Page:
Hackers are getting smarter.
And now they’re going after Amazon.
They’re calling it “Amazon Hacker Simulator,” and they’ve already hacked Amazon accounts in at least five countries.
Here’s what you need to know about the hack, and how to protect yourself.
Amazon accounts, like all accounts, have security measures built in to protect them.
They can be hacked, they can be compromised, they are subject to data loss.
Amazon has been hacked before.
In 2016, hackers stole about $500 million from the company’s e-commerce platform, Amazon Prime.
In the years since, the company has invested heavily in security.
The company said last month that it was working with law enforcement to investigate the incident.
The Amazon account hacks were unusual.
Amazon says they were targeted by “three distinct cyberattacks,” and none of the attacks appeared to have been successful.
They said they’re still investigating the hacks.
This latest hack is different.
Amazon said the attackers were trying to hack into Amazon Echo devices that Amazon said had been infected with the Hacking Team botnet.
Hacking teams have been known to hack other Amazon devices.
The hacking team’s name is not clear.
Amazon hasn’t released a motive.
The attack on Amazon Echo device #2 is just the latest example of how hackers are trying to target Amazon and its millions of users.
We know that a hacker has tried to hack Amazon accounts several times before, but this is the first time it appears to be targeting a specific device.
This is the same hack that also compromised a third-party account linked to Amazon’s Echo speaker.
The hacker who is in custody is a hacker named “Lizard.”
Lizard was captured in the UK in December, after he stole an encrypted email message from Amazon Echo account holder David Levene.
The message said, “I am a CIA agent.”
It was sent to Lizard, who said he was trying to get Levenes access to his email and to his financial records.
Levens family said Lizard had told them that Lizard is a CIA operative, and they believe he is.
Amazon and Google said Lizard, a hacker in his 20s, had not accessed their devices.
But that didn’t stop the hacking team from trying.
They used a “spoofing attack” to send Lizard an encrypted message, saying it was from an account Lizard had created, saying Lizard is in possession of a private email address that he had used for months to communicate with people in the U.K. Lizard told the FBI that the messages were from his own personal account.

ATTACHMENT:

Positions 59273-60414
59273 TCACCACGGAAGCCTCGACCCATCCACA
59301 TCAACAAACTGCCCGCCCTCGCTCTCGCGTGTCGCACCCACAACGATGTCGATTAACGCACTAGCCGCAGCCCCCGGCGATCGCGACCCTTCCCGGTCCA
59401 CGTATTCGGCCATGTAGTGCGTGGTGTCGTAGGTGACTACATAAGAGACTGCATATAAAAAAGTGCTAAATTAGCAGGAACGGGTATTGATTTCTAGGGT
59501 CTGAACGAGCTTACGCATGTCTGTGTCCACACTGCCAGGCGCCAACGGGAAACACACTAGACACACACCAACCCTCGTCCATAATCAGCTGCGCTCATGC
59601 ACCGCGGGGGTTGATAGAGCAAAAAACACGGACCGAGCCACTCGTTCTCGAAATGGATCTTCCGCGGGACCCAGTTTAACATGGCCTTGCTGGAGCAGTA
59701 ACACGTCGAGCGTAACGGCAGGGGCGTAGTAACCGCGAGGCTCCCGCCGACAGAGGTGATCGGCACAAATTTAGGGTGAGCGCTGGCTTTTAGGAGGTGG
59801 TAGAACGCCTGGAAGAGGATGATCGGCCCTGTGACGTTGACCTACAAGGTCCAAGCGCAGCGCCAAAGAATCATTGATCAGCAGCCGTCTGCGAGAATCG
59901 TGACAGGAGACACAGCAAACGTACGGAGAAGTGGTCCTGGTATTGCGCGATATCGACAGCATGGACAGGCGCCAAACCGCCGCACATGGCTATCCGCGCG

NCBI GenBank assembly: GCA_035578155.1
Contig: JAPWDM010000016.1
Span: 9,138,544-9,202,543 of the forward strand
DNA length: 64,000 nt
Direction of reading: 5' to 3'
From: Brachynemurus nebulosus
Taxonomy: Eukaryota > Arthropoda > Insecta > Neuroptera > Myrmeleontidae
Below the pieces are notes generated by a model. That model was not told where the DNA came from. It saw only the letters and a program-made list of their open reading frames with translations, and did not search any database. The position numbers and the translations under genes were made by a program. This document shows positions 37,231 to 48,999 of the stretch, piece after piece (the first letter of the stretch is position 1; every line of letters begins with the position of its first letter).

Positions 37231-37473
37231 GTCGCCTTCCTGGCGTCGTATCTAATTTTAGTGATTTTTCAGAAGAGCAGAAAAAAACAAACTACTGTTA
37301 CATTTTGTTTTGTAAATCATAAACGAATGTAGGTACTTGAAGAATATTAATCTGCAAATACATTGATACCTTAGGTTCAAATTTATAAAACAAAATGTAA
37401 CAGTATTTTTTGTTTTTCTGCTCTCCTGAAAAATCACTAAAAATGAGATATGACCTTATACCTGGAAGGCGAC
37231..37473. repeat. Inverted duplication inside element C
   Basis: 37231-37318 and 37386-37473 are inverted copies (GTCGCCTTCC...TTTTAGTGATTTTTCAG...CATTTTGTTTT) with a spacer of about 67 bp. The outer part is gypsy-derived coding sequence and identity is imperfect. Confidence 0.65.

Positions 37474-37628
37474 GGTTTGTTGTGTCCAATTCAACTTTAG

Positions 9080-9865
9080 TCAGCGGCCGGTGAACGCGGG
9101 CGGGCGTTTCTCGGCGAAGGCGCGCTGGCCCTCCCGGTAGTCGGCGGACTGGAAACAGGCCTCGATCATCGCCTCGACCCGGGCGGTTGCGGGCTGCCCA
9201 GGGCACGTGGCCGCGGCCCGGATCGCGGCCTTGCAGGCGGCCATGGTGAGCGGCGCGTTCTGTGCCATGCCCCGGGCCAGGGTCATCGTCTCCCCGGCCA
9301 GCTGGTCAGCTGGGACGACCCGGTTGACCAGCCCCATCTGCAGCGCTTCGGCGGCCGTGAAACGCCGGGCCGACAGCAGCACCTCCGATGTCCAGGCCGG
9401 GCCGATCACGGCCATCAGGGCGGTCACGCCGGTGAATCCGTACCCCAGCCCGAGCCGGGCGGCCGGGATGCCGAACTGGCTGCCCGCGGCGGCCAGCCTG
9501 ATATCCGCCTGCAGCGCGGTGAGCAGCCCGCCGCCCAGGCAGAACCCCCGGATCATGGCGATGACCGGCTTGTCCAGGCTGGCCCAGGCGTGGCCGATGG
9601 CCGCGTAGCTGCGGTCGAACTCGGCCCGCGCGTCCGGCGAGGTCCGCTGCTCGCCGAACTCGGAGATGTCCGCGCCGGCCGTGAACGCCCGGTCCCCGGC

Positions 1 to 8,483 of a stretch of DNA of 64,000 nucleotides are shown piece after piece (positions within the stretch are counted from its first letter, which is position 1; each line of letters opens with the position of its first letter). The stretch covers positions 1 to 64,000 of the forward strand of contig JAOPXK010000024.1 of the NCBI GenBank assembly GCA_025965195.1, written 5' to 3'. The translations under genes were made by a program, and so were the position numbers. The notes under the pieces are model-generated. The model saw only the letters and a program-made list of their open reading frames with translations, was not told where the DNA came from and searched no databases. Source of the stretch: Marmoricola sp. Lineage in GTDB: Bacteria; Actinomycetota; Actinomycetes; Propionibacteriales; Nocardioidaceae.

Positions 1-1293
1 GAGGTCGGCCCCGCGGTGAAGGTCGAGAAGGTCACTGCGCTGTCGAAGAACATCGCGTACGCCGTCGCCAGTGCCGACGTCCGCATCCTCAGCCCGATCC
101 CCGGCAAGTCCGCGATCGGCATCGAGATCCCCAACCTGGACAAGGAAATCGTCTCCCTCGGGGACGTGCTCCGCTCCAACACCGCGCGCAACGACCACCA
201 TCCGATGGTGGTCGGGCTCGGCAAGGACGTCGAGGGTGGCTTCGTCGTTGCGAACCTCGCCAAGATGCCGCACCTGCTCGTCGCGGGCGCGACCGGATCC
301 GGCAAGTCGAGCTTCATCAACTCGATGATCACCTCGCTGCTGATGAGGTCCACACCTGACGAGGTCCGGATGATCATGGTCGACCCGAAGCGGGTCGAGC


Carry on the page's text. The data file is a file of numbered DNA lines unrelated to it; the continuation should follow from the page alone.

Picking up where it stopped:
Lizard, according to the FBI, said he had sent the messages to the accounts of the people he hacked, but they had not responded.
Lizard is currently in custody in England, where he is wanted on suspicion of hacking.
He also allegedly stole more than $600,000 from a company called Amazon Labs, which is based in Austin, Texas.
The email account for Amazon Labs was hacked last year.
The hacked email was sent by Lizard to an Amazon employee, according the FBI.
Lizard has said he hacked Amazon in order to get access to documents and data stored in the Amazon Echo speaker that Levenses family has used for years.
The Echo is connected to Amazon devices through a USB cable.
Lizard said he would send an encrypted encrypted email to Levenese’s Amazon account to give it a chance to verify that he didn’t need the information.
Lizard also said that he would also send an email to his own Amazon account with the subject line, “This email has been sent to my own Amazon Account.”
He also said he’d send an “exploit kit” to Lelye’s account to be able to gain access to the data.
Lizard claimed to be in possession the information because Levense had sent him the data with the Amazon code in his email.
Levinese and his wife, Lauren Levenue, were also hacked last summer.
Lizard allegedly sent Levenseles emails that contained a fake Amazon account, which Lizard claimed had been used to send him malicious information and also send money to Levines bank account.
The FBI said Lizard used a fake email address, but Levensea told them it was the real Leveness email address.
Amazon’s cybersecurity team has said it’s working to help protect Amazon Echo users.